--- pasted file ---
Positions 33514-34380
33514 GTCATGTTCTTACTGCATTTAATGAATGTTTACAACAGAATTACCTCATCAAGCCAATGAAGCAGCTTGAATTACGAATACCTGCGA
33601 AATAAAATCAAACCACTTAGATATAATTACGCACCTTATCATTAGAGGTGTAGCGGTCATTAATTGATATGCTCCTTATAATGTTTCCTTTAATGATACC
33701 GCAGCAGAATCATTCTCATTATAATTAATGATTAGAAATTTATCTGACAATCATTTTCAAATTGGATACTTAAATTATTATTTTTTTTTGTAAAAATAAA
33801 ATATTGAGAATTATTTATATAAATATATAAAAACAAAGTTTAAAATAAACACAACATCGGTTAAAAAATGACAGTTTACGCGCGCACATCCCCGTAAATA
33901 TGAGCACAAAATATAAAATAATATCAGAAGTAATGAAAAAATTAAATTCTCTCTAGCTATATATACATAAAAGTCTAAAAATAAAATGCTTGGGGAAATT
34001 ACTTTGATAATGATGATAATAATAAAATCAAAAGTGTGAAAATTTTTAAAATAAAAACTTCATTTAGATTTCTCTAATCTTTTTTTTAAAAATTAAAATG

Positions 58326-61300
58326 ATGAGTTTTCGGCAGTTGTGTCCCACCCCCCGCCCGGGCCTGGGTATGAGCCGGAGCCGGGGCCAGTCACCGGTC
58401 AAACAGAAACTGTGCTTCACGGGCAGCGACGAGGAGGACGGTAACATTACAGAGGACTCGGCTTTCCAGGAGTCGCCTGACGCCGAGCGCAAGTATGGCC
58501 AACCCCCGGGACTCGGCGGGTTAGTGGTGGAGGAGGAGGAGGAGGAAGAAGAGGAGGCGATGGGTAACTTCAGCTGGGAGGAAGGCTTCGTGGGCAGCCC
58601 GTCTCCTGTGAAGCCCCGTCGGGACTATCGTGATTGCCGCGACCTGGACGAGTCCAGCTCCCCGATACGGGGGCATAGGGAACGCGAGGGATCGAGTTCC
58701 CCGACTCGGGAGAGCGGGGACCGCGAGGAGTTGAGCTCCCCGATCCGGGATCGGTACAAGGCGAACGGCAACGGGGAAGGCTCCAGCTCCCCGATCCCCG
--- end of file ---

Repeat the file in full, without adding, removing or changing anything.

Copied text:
Positions 33514-34380
33514 GTCATGTTCTTACTGCATTTAATGAATGTTTACAACAGAATTACCTCATCAAGCCAATGAAGCAGCTTGAATTACGAATACCTGCGA
33601 AATAAAATCAAACCACTTAGATATAATTACGCACCTTATCATTAGAGGTGTAGCGGTCATTAATTGATATGCTCCTTATAATGTTTCCTTTAATGATACC
33701 GCAGCAGAATCATTCTCATTATAATTAATGATTAGAAATTTATCTGACAATCATTTTCAAATTGGATACTTAAATTATTATTTTTTTTTGTAAAAATAAA
33801 ATATTGAGAATTATTTATATAAATATATAAAAACAAAGTTTAAAATAAACACAACATCGGTTAAAAAATGACAGTTTACGCGCGCACATCCCCGTAAATA
33901 TGAGCACAAAATATAAAATAATATCAGAAGTAATGAAAAAATTAAATTCTCTCTAGCTATATATACATAAAAGTCTAAAAATAAAATGCTTGGGGAAATT
34001 ACTTTGATAATGATGATAATAATAAAATCAAAAGTGTGAAAATTTTTAAAATAAAAACTTCATTTAGATTTCTCTAATCTTTTTTTTAAAAATTAAAATG

Positions 58326-61300
58326 ATGAGTTTTCGGCAGTTGTGTCCCACCCCCCGCCCGGGCCTGGGTATGAGCCGGAGCCGGGGCCAGTCACCGGTC
58401 AAACAGAAACTGTGCTTCACGGGCAGCGACGAGGAGGACGGTAACATTACAGAGGACTCGGCTTTCCAGGAGTCGCCTGACGCCGAGCGCAAGTATGGCC
58501 AACCCCCGGGACTCGGCGGGTTAGTGGTGGAGGAGGAGGAGGAGGAAGAAGAGGAGGCGATGGGTAACTTCAGCTGGGAGGAAGGCTTCGTGGGCAGCCC
58601 GTCTCCTGTGAAGCCCCGTCGGGACTATCGTGATTGCCGCGACCTGGACGAGTCCAGCTCCCCGATACGGGGGCATAGGGAACGCGAGGGATCGAGTTCC
58701 CCGACTCGGGAGAGCGGGGACCGCGAGGAGTTGAGCTCCCCGATCCGGGATCGGTACAAGGCGAACGGCAACGGGGAAGGCTCCAGCTCCCCGATCCCCG